Susan Ryan, Australia's 'Age Discrimination Commissioner' has opined that older workers are being discriminated against by their younger bosses. And that, this often times takes the form of discouraging and negative remarks, comments, etc. that they are too old to receive training to keep up with their job’s professional demands. Such situations are compelling the older workers to contemplate retiring from their jobs.
Due to this, the Ms. Susan Ryan has averred, the country’s welfare and health costs are rising, because the older workers are being refused jobs and remunerative work. The most creative people are being pushed into disability or aged support pension scheme, according to her.
According to the honorable minister, the economy of the country would be drained if the older people are retiring from their jobs when they are still in their 50s and early 60s. She has also asserted that she intends to release a report in the coming months that argues that 10.8 billion Australian dollars will be the cost to the economy every year, because of this kind of age discrimination.
She has also stated that she intends to bring in proposals to change the ‘Age Discrimination Act’ that could help the elderly workers, who are generally above the age of 50, so that they can be in the workforce for a longer time.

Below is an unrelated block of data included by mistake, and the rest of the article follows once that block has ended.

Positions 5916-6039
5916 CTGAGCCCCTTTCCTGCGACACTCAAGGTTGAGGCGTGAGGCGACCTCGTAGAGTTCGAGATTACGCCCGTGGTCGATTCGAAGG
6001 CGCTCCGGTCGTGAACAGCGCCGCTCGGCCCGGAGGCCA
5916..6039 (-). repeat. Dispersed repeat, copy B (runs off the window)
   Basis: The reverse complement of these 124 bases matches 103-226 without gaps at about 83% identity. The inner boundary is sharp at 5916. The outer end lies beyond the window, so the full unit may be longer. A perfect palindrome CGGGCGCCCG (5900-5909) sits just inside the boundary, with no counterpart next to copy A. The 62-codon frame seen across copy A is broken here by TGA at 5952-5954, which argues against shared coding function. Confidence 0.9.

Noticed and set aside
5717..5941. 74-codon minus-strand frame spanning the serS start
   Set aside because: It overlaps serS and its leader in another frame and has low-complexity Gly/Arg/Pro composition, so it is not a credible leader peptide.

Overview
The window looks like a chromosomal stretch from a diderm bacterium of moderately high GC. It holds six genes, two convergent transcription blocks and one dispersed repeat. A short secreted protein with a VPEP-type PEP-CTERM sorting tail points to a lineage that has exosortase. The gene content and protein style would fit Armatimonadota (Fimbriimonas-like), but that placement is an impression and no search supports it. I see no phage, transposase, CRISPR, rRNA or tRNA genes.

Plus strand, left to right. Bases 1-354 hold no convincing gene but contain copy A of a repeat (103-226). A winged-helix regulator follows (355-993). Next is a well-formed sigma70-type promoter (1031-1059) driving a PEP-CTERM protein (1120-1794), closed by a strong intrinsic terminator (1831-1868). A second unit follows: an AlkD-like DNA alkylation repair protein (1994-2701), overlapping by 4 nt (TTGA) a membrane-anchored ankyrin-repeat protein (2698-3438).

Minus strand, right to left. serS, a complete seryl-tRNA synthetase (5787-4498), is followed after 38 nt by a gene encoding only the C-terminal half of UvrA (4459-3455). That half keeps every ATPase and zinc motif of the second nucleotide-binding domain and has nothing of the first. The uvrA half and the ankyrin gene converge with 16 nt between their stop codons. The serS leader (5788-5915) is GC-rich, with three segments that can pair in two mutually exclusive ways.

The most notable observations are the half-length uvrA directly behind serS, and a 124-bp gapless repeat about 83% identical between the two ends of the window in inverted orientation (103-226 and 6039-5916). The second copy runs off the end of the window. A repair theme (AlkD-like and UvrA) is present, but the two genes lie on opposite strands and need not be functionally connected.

The abilities and capabilities of the older workers have to be recognized and be put to productive use by the employers of the organization. Thus, for example, new employees who join companies and organizations, either from the country itself or from those abroad who are generally young can be trained for new skills by conducting training sessions by the older and more experienced employees. In addition, they can be guided in a proper way by providing them suitable guidance.
Of the various complaints received by Human Rights Commission pertaining to age discrimination, the major complaints are job-related.
Mr. Greg Goudie, the executive director of DOME Association, a community-based not-for-profit employment and training organisation has said that on an average, older workers who are above the age of 45 are spending 18 months looking for work.
DOME was started in 1981. Since then, it has been offering services which many people have been availing of to help themselves in finding suitable work.
It is being hoped that the honorable minister’s proposition to bring in changes in the ‘Age Discrimination Act’ and thus some newer laws will discourage and end age-related discrimination and help the older and elderly people to be at the workplace for a longer time.